The original Mr. Spock, Leonard Nimoy, goes 'home'
LOS ANGELES — Few television characters have reached the iconic status of "Star Trek" science officer Spock — from his pointed ears to the "live longer and prosper" greeting, the character is entrenched in the pop-culture fabric.
It was Leonard Nimoy, a lanky actor from Boston, who gave Spock life first in the television series and then in a string of movies. Nimoy has returned to the role in the new "Star Trek" feature film, which looks at the early days of the "Star Trek" mythology when Spock and Kirk, and the rest of the Enterprise gang, came together. The plot includes a major role for Nimoy's more mature version of the character.
"These people, the makers of this film, I think re-awakened in me the passion I had when we made the original film and series. I was put back in touch with what I cared about, what I like about 'Star Trek' and why I enjoyed being involved in 'Star Trek.' So, it was an easy way to come on home," Nimoy, 78.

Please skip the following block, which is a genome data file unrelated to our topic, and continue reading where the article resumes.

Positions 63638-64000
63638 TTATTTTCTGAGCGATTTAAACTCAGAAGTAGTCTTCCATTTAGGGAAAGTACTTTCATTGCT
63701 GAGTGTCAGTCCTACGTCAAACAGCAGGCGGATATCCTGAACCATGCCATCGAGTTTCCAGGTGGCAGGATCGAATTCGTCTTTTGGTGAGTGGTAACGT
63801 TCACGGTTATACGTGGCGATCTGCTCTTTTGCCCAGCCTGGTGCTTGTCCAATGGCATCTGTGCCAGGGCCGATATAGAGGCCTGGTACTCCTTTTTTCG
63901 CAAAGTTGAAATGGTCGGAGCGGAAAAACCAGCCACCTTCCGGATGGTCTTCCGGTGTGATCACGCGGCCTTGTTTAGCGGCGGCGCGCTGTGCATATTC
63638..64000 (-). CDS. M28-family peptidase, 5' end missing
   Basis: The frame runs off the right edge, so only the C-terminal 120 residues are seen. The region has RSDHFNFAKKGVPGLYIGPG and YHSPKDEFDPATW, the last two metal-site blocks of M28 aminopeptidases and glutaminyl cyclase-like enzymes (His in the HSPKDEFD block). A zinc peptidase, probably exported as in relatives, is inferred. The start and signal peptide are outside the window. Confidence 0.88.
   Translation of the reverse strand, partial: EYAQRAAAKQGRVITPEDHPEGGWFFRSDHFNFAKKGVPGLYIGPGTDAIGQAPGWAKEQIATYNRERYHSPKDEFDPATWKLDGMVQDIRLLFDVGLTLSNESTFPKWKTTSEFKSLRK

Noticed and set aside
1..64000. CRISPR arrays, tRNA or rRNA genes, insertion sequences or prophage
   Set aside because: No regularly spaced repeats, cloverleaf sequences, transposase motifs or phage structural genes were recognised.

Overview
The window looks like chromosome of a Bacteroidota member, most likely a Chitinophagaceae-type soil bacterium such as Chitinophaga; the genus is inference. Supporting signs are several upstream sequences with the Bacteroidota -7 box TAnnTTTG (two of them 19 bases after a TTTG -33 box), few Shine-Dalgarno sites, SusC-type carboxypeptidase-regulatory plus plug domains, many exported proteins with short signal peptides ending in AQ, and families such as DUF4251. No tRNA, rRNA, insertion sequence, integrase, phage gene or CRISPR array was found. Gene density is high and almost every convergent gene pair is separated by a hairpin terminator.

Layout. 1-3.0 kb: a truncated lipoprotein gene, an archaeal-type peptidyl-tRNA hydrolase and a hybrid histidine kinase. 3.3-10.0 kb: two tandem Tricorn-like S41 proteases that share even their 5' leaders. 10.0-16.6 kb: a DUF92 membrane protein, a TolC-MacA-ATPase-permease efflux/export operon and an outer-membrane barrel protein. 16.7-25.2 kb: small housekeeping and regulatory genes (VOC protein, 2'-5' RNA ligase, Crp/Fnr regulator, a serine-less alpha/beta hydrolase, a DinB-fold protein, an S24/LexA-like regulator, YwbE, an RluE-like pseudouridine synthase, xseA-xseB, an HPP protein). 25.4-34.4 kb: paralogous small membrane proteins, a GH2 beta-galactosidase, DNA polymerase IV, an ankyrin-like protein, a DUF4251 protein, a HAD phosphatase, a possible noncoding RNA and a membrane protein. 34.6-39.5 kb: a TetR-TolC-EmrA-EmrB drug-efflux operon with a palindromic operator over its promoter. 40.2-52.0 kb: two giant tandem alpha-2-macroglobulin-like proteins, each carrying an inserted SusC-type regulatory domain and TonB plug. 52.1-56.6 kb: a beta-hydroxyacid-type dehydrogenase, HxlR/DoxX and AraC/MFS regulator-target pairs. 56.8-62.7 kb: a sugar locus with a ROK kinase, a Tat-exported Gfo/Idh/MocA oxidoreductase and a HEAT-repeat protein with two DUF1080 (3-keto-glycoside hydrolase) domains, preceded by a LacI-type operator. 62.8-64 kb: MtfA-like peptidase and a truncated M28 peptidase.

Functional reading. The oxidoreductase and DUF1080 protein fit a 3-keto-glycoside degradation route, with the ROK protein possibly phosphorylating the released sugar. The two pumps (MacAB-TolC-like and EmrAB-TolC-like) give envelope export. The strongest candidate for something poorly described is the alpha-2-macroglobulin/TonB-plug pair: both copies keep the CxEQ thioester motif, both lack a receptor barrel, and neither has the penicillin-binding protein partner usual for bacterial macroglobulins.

Nimoy had no input in the script. His first meeting with director J.J. Abrams, along with writers Roberto Orci and Alex Kurtzman, was to see about his interest in playing Spock again. He read the script and agreed to sign on.
It was imperative that Nimoy be in the movie because the major storyline deals with the older Spock traveling through time to the year when he was first at Starfleet Academy.
Abrams also is the man behind such television shows as "Alias,' "Lost" and "Fringe." Nimoy will appear in this season's finale of "Fringe" and will be in at least two more next season.
He was happy to take on the television role because, as Nimoy explains, "It's a wonderful opportunity because it's a blank canvas." Most of the colors had already been filled in when it came to playing Spock again.
Nimoy had one other reason he agreed to be on "Fringe."
"When they tell me J.J. Abrams is on the phone," Nimoy says, "I have to take the call."